Recursion and orderly generation |

The checks are easy and left as an exercise. This result shows that the direct evaluation of a transversal can be replaced by successive evaluations of blocks, their normalizers and transversals of the orbits of the normalizers on the blocks. An interesting method systematically to obtain blocks can be derived fromLemma:Assume an action, and that_{G}XBÍXis ablockor, as it is sometimes called asystem of imprimitivity(which means thatBis mapped undergÎGeither ontoBor onto a subsetgBwhich is disjoint withB). Then the following is true:Therefore, if

- For each orbit
wÎG\\Xwe havewhich means thatwÇB not =Æ iff wÇgB not =Æ,BandgBintersect with the same orbits.- For each
bÎB, gÎG,gbÎBis true if and only ifgÎN_{G}(B):={gÎG | gB=B}.a disjoint union of blocks, andX=È_{iÎI}B_{i},JÍIsuch thatis a transversal ofT(G\\{B_{i}| iÎI})={B_{j}| jÎJ}Gon the set of these blocks, then a transversalT(G\\X)is the following union of transversals:whereT(G\\X)=È_{jÎJ}T(N_{G}(B_{i})\\B_{i}),T(Nis an arbitrary transversal of_{G}(B_{i})\\B_{i})N._{G}(B_{i})\\B_{i}

This is easy to check but very important to remark since it is essential forThe Homomorphism PrincipleAssume thatGacts on the setsX,_{i}i=1,2, and thatj:Xcommutes with the action:_{2}-> X_{1}then each inverse imagej(gx_{2})=gj(x_{2}), for each gÎG,x_{2}ÎX_{2},jis a block. Moreover, the normalizer of this block is the stabilizer of^{-1}(x_{1}),x_{1}ÎX_{1},x:_{1}N_{G}(j^{-1}(x_{1}))=G_{x1}.

We would like now to apply this to symmetry classes in order to obtain a recursive evaluation of a transversal, using recursion onSurjective ResolutionAssume thatGacts on the setsX, and that we are given surjective mappings_{i},iÎmthat commute with the action:j_{i+1}:X_{i+1}-> X_{i}, for each iÎm-1,Then we can obtain a transversalj_{i+1}(gx_{i+1})=gj_{i+1}(x_{i+1}), for each iÎm-1, gÎG,x_{i+1}ÎX_{i+1}.TofG\\Xby successively working backwards, starting by evaluating a transversal of_{m}G\\Xand the stabilizers of its elements, and then evaluating the inverse images_{1}jof the elements_{2}(x)xin this transversal, as well as the transversalsG, and so on, in accordance with the lemma._{x}\\j_{2}^{-1}(x)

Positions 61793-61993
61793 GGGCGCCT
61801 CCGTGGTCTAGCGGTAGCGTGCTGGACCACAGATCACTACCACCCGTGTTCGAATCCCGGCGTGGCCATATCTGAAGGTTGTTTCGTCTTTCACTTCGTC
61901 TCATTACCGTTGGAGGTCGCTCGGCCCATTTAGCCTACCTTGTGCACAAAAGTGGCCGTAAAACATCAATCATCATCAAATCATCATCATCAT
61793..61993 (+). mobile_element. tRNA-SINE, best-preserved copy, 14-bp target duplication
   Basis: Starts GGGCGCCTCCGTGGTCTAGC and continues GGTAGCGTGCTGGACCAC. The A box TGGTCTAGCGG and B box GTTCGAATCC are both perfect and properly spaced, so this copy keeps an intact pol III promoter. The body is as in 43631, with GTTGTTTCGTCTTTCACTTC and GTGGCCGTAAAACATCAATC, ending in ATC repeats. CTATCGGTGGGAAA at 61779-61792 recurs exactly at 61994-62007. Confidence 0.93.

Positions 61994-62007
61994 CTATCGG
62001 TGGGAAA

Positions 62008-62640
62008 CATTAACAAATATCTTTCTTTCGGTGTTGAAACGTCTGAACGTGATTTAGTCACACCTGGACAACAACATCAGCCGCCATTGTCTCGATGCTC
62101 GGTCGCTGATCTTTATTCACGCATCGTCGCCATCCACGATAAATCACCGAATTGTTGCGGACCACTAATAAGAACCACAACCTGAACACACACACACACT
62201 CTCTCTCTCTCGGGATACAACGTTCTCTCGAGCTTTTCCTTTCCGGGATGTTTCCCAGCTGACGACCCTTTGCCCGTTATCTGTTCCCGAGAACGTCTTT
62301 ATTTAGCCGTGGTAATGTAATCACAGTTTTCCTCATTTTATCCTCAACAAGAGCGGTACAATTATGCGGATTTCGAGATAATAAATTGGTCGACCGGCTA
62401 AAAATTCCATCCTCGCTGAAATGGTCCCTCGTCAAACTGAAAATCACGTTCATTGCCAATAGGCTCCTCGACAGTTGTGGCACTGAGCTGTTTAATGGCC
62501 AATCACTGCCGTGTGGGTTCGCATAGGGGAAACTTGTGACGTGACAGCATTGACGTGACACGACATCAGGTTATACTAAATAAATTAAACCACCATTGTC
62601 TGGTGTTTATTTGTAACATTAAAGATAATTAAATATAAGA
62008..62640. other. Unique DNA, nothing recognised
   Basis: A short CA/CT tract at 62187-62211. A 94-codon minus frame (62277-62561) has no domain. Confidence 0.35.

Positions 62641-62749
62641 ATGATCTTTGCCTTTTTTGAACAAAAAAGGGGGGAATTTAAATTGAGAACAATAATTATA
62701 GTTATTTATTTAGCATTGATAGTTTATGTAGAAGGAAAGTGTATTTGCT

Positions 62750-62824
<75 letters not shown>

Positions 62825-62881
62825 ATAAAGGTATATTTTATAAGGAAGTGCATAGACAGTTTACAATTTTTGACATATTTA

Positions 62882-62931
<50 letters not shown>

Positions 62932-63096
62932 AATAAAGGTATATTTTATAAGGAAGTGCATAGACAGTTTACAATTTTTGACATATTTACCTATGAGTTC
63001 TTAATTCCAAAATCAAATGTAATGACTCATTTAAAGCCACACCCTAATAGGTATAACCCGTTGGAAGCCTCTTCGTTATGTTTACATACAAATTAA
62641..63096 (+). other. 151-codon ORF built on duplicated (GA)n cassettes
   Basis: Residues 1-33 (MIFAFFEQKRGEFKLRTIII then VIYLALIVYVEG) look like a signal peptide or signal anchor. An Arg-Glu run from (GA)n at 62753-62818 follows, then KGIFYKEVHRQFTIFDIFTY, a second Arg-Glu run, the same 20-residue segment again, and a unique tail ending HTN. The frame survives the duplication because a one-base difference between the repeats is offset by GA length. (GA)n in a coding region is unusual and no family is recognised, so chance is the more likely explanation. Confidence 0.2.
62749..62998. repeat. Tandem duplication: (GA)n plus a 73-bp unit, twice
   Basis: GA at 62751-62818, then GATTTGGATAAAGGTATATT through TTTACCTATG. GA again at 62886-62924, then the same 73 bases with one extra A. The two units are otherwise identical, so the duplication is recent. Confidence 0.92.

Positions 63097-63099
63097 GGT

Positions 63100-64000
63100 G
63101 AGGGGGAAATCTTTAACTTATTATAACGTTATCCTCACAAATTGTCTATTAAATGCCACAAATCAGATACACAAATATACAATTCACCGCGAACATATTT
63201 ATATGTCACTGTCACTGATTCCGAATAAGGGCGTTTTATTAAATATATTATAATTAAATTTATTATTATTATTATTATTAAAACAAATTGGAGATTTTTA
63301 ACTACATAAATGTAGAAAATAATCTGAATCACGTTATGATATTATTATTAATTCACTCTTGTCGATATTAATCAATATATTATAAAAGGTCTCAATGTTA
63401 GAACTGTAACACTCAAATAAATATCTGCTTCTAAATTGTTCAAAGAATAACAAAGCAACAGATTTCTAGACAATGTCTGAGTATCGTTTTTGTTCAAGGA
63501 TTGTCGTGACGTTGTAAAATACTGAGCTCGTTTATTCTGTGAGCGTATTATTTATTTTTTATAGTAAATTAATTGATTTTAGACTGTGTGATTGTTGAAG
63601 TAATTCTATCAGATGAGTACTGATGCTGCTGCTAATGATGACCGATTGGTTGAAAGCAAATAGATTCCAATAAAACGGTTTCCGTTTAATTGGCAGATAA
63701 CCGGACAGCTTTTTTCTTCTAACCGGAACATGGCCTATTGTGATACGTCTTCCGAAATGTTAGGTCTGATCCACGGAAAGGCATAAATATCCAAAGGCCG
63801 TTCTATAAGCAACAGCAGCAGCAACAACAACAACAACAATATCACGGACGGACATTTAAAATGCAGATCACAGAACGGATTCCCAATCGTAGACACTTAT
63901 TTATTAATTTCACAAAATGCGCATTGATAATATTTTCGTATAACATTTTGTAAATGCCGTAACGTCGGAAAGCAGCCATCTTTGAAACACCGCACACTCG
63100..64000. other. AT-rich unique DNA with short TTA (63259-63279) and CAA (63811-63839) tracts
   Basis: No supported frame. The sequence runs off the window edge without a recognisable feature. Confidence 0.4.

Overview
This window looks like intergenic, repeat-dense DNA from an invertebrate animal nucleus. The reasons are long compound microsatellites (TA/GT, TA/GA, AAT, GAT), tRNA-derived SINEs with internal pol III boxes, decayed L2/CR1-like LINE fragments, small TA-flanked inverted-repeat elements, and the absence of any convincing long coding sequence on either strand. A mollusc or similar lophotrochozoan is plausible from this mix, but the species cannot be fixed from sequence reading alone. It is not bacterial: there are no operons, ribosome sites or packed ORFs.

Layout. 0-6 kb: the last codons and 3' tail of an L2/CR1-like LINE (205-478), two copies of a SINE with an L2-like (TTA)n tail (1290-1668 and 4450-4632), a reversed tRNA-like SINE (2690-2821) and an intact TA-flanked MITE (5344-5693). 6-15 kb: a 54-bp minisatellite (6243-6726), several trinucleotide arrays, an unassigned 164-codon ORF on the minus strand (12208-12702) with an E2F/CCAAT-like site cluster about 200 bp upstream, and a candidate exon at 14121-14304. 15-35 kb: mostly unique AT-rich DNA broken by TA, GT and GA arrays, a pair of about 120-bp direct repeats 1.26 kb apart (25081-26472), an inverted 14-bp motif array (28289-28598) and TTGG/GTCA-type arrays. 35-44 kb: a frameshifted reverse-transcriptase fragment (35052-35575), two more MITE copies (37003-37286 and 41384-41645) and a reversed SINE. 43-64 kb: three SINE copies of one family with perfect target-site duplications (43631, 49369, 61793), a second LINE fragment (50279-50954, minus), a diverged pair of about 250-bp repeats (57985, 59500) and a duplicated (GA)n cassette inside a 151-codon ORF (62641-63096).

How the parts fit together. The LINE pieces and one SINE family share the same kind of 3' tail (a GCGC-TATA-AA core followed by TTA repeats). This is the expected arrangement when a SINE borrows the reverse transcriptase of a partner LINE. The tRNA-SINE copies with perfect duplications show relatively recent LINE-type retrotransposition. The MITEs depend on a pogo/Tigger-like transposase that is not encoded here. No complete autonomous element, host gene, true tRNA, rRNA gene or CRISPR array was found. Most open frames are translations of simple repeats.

The method of Surjective Resolution can be combined with the method ofExample:For sake of simplicity we assume thatand thatY^{X}=m^{n},Gacts onand so onnYin the canonic way.^{X}=m^{n}The Surjective Resolution method can be applied since the following mapping commutes with the action of

Gon theG-sets:k^{n}wherej_{k}:k^{n}-> (k-1)^{n}:f -> f',f'is defined byf'(i):=f(i) if f(i)Îk-1We can therefore start fromf'(i):=k-1 otherwise.X, which consists of the single and constant mapping_{1}:=1^{n}i -> 1, iÎ. The stabilizer isnG, and the inverse image is the whole setX. We therefore have to evaluate in this second step a transversal_{2}:=2^{n}Tof_{2}G\\. Assume that this is done, and let2^{n}fdenote an element of_{2}T,_{2}Gits stabilizer. It remains to evaluate in the third step, for each such_{f2}fand its stabilizer a transversal_{2}Tof_{3}This inductive step can be carried out as follows. Two elementsG_{f2}\\j_{3}^{-1}(f_{2}).fand_{3}fof_{3}'jcan differ only on the inverse image_{3}^{-1}(f_{2})fof the point 2, and the values there can only be 2 or 3. We therefore need only to evaluate a transversal_{2}^{-1}(2)TofThe desired transversalG_{f2}\\{2,3}^{f2-1(2)}.Tthen consists of the mappings_{3}fsuch that_{3}"Î3^{n}f_{3}" |_{f2-1(2)}ÎT, and f_{3}" |_{n\f2-1(2)}=f_{2}|_{n\f2-1(2)}.

consisting of the biggest elements of the orbits does exist. Moreover, we can break this problem into pieces, if weights are at hand.T_{>}(G\\Y^{X}),

It is important to note that we had to check 24 sequences for canonicity, out ofExample:Recall that the graphs onvvertices correspond to the set of orbitsAsS_{v}\\2^{v choose 2}.is totally ordered, so is the set of pairsv, and hence also the set of labelled graphs. This is in fact the lexicographic ordervchoose 2£on the set of 0-1-sequences obtained from the adjacency matrices by reading the upper triangular part row by row from left to right and from top to bottom. For example is mapped onto the sequence(1,1,0,0,1,0), and hence this labelled graph is a member of the canonic transversal, but(0,0,1,1,1,0), which corresponds to the isomorphic labelled graph isnota canonic representative.The problem of orderly generation now means the following. We would like to find an economic way of generating 0-1-sequences of length 6 in such a way that not too many sequences are generated, which do not correspond to the desired canonic representatives. Moreover, we should like to do this by increasing the number of ones successively by 1, which means by successively increasing the number of edges.